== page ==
The Mets' Mark Vientos looks for his pitch during the...

The Mets' Mark Vientos looks for his pitch during the fifth inning against the Cubs in an MLB game at Citi Field on Tuesday. Credit: Kathleen Malone-Van Dyke

Buck Showalter said he doesn’t believe in inspirational quotes – well, at least not the way they’re used on TV.

“I’ve never read some expression from General Patton that helped me be a better player,” he said Wednesday – crushing the hopes of anyone who thinks [the fictional] Ted Lasso turned a team around by plastering a “Believe” poster on a locker room wall.

But how about de-inspirational quotes? Like when Winston Churchill warned that those who don’t learn from history are doomed to repeat it.

It’s not a motivational phrase, per se, but given how this year has gone, the Mets should probably consider putting it on the giant scoreboard before every game. Leave it on Post-It notes all over Billy Eppler’s office. Fly a banner over Steve Cohen’s Connecticut mansion (wait, scratch that one — we have no idea if Cohen owns the airspace above his house, too).

There are a lot of people who have been paid a whole lot to diagnose how these Mets became the worst team money could buy. And though the reasons are multifaceted and further complicated by baseball’s fickle nature, there are a few obvious concerns that we can file under “peculiar.”

The Mets don’t swing.

Yup. You read that right.


“It’s an issue we need to identify,” Showalter said before their game against the Cubs. “I don’t know if conservative is the word – but [the philosophy is] to be selective. We’ve always been pretty good at it I think, but it’s something we’re going to need to identify [how to approach]…because we have not been as good at certain things as we were last year. Which one is real?”

That’s a job for the front office brain trust, but I can at least give you a few numbers to chew on: The Mets are 26th in baseball in swinging at pitches inside the zone, and 27th in swinging at pitches outside the zone. Going into Wednesday, they swung at just 44.9% of pitches, which is third-lowest in baseball. When they do swing, they make contact 78.3% of the time – fifth best.

All of this is a significant shift from their 101-win year, when they were 13th in swing percentage at 48% — a difference of 3.1 percentage points and 15 spots in the rankings.

Hitting coach Jeremy Barnes, who took over this season for now bench coach Eric Chavez, said part of this is by design. It’s not that they don’t want hitters to swing, it’s that they wanted a sort of aggressive selectiveness that would lead to 1. Walking more and 2. Hitting balls hard, preferably over 95 mph.

“We knew that after last year, we got a lot of, air quote, cheaper hits,” Barnes told Newsday. “We led the league last year in infield hits for a long period of time and the two areas that we could definitely improve upon were walks and hitting the ball 95 mph. Those two things typically lead to runs. We’ve done both of those things better this year, but we just haven’t had the runs. It’s been one of those weird years.”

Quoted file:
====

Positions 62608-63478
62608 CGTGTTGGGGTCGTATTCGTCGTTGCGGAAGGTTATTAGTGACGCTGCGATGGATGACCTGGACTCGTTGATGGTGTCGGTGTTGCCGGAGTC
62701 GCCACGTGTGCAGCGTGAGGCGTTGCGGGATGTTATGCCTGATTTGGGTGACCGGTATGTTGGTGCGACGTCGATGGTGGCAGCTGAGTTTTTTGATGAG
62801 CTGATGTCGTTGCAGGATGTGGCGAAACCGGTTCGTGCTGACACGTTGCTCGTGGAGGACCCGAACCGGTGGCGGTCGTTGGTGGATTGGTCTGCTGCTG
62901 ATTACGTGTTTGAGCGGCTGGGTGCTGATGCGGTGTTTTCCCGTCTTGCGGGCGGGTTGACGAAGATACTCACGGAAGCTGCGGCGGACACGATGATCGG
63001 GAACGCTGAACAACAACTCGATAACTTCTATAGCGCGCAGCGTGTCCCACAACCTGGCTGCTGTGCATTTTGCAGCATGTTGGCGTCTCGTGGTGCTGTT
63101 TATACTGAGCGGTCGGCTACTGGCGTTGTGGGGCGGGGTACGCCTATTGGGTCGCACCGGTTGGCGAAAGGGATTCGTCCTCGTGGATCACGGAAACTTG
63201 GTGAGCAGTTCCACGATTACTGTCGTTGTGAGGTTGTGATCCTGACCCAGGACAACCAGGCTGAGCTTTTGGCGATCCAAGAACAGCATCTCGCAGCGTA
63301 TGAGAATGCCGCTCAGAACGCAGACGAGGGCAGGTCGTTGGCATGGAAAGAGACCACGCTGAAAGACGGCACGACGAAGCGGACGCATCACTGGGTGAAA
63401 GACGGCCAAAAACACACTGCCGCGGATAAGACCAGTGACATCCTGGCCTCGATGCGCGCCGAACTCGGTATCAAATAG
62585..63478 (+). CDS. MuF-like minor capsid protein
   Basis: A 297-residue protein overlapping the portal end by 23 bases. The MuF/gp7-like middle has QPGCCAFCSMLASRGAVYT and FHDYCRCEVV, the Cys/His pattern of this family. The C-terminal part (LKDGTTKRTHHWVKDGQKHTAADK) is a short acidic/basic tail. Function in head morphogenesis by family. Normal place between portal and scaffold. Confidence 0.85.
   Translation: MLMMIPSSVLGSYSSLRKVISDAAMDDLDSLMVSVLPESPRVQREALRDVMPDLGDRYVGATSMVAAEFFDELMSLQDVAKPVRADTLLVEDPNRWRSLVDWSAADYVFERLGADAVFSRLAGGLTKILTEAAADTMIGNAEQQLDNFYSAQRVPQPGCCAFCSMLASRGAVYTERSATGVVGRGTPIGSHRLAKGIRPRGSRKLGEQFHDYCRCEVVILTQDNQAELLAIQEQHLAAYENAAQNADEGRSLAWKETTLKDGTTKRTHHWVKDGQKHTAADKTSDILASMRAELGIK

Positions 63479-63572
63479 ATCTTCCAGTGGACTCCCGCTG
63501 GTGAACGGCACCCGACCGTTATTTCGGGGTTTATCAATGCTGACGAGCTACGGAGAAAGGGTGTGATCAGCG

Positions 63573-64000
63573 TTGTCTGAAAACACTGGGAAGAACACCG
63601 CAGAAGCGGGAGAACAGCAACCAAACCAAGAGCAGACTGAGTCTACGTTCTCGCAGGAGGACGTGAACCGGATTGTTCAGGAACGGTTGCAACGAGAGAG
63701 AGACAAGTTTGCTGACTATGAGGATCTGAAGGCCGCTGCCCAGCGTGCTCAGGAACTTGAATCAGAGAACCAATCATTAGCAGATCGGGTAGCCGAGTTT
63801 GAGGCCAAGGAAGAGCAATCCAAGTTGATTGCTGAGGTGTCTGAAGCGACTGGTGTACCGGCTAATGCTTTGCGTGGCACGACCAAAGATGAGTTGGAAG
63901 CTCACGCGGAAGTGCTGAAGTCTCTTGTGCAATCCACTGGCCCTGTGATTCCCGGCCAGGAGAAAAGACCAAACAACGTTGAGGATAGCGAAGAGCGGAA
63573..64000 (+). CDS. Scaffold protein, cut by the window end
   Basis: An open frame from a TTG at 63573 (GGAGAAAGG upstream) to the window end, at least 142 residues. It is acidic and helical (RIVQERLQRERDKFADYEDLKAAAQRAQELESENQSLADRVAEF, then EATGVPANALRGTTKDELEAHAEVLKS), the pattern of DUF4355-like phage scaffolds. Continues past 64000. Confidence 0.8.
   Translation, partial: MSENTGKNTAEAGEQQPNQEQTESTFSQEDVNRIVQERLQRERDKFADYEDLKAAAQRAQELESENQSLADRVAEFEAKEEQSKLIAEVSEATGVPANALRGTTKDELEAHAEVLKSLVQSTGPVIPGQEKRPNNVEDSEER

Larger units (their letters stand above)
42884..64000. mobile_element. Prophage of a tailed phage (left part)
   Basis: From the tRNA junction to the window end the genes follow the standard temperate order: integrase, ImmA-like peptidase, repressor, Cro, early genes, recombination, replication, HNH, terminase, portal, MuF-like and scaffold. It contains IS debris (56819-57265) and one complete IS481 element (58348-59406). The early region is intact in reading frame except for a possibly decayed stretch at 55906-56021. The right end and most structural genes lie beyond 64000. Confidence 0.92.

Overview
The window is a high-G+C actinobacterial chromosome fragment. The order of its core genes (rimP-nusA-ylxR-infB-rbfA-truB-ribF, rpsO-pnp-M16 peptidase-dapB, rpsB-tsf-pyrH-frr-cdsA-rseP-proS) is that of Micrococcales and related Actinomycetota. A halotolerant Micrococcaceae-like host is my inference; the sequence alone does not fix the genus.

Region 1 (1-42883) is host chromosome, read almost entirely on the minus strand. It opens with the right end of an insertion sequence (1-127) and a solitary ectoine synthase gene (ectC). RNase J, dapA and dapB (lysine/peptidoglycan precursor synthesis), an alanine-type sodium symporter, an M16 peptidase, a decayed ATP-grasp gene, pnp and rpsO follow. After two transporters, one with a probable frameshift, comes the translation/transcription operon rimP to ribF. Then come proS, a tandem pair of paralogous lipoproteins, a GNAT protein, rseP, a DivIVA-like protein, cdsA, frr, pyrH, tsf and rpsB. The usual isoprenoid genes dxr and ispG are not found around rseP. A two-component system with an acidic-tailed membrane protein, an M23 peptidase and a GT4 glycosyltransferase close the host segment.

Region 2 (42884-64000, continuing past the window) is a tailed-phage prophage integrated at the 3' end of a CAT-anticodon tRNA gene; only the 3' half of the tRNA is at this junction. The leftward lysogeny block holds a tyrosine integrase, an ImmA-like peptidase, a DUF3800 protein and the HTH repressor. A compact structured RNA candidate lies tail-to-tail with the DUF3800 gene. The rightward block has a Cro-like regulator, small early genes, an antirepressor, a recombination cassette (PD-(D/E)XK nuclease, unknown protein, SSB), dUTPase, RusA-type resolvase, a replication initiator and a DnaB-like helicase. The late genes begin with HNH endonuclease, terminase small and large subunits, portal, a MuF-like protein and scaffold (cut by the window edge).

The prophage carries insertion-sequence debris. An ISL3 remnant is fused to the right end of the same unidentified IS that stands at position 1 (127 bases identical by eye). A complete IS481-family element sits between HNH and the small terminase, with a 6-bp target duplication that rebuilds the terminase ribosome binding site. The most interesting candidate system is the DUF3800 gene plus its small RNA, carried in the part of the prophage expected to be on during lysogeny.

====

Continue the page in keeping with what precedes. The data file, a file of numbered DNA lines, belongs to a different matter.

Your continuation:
Barnes said the team tweaks its approach based on a batter’s profile (no one’s clutching his pearls if Jeff McNeil’s exit velocity doesn’t match Pete Alonso’s). They also intend to adapt it more to their current lineup of hitters – a who’s who of ‘Hey, that guy’s on the roster?’ (My words, not his.)

But while pitch selection is great, there’s also the very real fact that certain hitters thrive outside of the strike zone – McNeil, a reigning batting champ now hitting .253, being the Platonic ideal of a dude who can choke up on a bat and create havoc with little 75-mph flares to left. There also has to be some concern about further complicating a skill that’s so vulnerable to overthinking and overcorrecting.

That said, it’s understandable why the Mets went the route they did: They were trying to limit the variables. No one can predict when a ball with a .125 expected batting average will drop in, but there’s real data to support the idea that walks lead to runs, and hard-hit balls have greater success.

But now it’s time to understand that it didn’t work that well, and consider whether the Mets’ lineup, and its dearth of true power hitters, will do better with a different approach. Are their walks up? Sure, but it’s marginal: They’re averaging 3.28 walks per game this year compared with 3.15 last year. Is their hard-hit percentage up? Yeah, but not by too much – 28.4% last year (26th) to 31.3% this year (23rd). Meanwhile, their batting average on balls put in play – a stat that’s partially informed by quality of contact — is down from .302 last year to .271 this year, which is second-worst in baseball.

It's not all bad "luck". It's bad baseball.

“You always look for reasons why,” Showalter said. “It’s very easy to identify a problem, but it’s hard to attack that problem.”

He also trotted out an adage that wasn’t from Ted Lasso or General Patton or even Winston Churchill. It was an oft-repeated Buck-ism.

“You can’t take until you hit,” he said. “You’ve got to hit before you can take.”

Forget “Believe” – print that one out and tape it to the Mets clubhouse walls next year.

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